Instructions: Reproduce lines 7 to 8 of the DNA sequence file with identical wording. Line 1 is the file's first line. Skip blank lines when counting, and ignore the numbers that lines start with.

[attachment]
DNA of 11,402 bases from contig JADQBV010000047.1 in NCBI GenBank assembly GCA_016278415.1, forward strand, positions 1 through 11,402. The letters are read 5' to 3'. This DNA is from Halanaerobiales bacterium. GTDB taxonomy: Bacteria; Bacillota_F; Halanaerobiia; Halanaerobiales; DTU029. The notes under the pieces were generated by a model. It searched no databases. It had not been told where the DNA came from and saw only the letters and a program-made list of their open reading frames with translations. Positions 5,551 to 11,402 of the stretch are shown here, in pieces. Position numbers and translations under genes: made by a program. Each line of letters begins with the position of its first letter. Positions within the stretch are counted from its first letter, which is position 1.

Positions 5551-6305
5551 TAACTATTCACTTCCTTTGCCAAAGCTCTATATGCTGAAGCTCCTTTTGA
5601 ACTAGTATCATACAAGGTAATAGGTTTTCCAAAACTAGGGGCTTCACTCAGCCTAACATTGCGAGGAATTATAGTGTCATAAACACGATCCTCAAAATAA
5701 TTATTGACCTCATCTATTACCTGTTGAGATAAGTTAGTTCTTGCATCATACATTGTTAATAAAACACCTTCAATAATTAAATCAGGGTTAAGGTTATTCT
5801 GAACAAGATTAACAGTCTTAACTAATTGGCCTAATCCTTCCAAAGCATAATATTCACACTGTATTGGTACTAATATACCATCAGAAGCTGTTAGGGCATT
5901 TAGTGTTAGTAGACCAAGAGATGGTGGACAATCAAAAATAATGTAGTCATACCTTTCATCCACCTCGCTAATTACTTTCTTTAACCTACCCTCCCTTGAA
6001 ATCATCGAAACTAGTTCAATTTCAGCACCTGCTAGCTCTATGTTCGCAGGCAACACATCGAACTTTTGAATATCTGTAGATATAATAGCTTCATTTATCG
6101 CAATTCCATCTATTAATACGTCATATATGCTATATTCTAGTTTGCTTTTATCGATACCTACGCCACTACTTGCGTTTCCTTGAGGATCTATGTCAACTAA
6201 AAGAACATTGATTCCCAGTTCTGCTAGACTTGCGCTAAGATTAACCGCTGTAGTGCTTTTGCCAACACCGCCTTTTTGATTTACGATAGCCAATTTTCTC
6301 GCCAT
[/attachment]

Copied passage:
5901 TAGTGTTAGTAGACCAAGAGATGGTGGACAATCAAAAATAATGTAGTCATACCTTTCATCCACCTCGCTAATTACTTTCTTTAACCTACCCTCCCTTGAA
6001 ATCATCGAAACTAGTTCAATTTCAGCACCTGCTAGCTCTATGTTCGCAGGCAACACATCGAACTTTTGAATATCTGTAGATATAATAGCTTCATTTATCG